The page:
Turbulent background to Brit Pol collapse laid bare in new report

The scale of the problems faced by haulage contractor Brit-Pol in the run-up to its collapse in January is revealed in a report to creditors, which outlined how Russia’s invasion, a cyber attack and threats by the traffic commissioners all took their toll.

The Lincolnshire haulage contractor was forced to appoint administrators at BDO after a torrid 12 months beginning in December 2021.

The company, which was incorporated in 2011, had been growing for several years by this point and it entered into a factoring agreement to enable it to receive 2.8m Euros per month.

However, the administrators said this facility was terminated due to a breach of agreement at a time when the international haulier was turning over £16.3m and making pre-tax profits of £1.2m.

This had a huge impact on cash flow and so Brit-Pol worked with a new accountant in order to restructure its business and hopes were raised that its liabilities could be settled by May 2022, keeping all 250 staff in employment.

But the report said: “However, throughout 2022 the company faced further challenges as there were low sales in Europe due to the start of the Russia and Ukraine war.
“The company’s main customer also reduced the volume of their shipments to the UK due to a strike on the main ports in Germany.

“The company began to suffer issues with the traffic commissioners during this period with the traffic commissioner threatening to revoke the company’s operator licence due to their belief that the company no longer satisfied the requirements to be of financial standing,” BDO added.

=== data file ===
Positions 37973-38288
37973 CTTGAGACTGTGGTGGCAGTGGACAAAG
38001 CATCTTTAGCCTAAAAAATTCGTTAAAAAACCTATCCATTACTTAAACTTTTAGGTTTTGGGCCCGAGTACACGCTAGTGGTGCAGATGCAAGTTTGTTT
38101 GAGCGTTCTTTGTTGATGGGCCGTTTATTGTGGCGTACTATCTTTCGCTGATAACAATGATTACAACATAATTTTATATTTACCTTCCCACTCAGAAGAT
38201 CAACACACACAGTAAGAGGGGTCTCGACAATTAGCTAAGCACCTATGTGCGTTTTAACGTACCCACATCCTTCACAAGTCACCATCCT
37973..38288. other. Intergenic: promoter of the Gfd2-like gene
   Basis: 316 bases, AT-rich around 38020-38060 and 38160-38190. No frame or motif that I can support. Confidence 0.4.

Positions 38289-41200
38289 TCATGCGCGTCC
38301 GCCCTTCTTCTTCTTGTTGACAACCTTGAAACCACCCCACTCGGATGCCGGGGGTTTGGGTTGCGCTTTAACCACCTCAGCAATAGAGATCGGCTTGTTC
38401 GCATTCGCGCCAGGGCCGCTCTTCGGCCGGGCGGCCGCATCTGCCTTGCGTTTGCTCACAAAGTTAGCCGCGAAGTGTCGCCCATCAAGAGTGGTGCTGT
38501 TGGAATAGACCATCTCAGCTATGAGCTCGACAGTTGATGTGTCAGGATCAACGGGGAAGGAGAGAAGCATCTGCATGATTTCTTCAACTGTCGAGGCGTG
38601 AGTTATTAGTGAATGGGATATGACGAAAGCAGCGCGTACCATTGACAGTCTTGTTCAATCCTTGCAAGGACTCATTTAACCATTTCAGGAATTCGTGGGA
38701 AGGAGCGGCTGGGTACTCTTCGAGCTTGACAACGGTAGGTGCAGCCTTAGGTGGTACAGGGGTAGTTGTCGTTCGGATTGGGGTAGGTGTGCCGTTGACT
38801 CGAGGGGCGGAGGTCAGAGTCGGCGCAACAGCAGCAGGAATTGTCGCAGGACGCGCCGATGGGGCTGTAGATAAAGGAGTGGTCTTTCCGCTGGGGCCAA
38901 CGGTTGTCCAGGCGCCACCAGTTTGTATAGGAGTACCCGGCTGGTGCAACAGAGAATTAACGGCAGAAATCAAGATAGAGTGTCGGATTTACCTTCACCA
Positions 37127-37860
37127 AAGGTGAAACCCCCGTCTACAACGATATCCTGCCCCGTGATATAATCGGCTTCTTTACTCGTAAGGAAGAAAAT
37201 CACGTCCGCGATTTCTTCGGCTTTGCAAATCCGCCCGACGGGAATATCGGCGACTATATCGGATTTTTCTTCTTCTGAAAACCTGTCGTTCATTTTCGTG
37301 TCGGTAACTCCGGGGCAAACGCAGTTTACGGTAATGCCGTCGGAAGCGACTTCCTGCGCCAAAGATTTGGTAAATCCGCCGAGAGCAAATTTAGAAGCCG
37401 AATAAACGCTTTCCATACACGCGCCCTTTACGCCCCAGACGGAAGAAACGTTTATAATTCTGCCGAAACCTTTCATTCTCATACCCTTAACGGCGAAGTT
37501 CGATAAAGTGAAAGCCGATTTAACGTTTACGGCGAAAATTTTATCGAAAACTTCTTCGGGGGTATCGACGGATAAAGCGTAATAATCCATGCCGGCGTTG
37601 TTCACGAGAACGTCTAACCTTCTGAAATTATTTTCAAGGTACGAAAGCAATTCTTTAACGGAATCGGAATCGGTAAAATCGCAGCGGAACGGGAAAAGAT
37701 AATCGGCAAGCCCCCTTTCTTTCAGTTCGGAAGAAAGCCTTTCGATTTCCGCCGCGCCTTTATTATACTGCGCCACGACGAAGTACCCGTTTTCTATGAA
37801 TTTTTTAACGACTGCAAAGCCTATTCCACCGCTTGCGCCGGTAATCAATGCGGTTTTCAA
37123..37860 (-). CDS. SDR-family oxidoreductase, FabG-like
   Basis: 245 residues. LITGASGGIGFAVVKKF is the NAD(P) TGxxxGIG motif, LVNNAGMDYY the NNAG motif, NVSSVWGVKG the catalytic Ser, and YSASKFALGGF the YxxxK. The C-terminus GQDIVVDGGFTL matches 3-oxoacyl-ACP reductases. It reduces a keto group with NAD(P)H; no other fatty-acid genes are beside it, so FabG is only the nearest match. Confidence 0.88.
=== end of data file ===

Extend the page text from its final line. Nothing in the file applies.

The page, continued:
Read more

  • Brit-Pol ceases trading with the loss of 80 jobs
  • Brit-Pol secures funding from Bibby Financial Services to drive international growth
  • Brit-Pol targets international expansion with Krone trailer order

Further problems arose when the company was the target of a cyber attack on its transport management system, which prompted the exodus of three big blue chip customers and left the haulier unable to work for 12 days.

“During this period the company also received pressure from its drivers to increase wages due to the costs of living crisis and there were more strikes at ports in Felixstowe and Benelux, causing further issues for the company,” the report added.

By September 2022, turnover had plummeted to £13.2m and pre-tax profit decreased to £852,000, prompting Brit-Pol to sell vehicles and reduce staff numbers in a bid to improve cashflow and productivity of vehicle utilisation.

It was thought the haulier could still survive, but then the final nail in the coffin came on 26 December 2022 when the contract with its shipping company was terminated with immediate effect due to a lack of sales invoices: “This meant trailers were blocked at the terminals and could not be shipped between the EU and the UK and vice versa and the company could not create further sales or claim factoring from Poland.”

By this point Brit-Pol had become insolvent and so a notice of intention to appoint an administrator was filed on 29 December before BDO’s insolvency practitioners were sent in the following month.

The report added that unsecured creditors’ claims were estimated to be £2.3m, which included employees’ claims for redundancy and notice pay.

It is anticipated there will be insufficient funds to be able to pay them.

The post Turbulent background to Brit Pol collapse laid bare in new report appeared first on Motor Transport.

Shopping Cart
Scroll to Top
Scroll to Top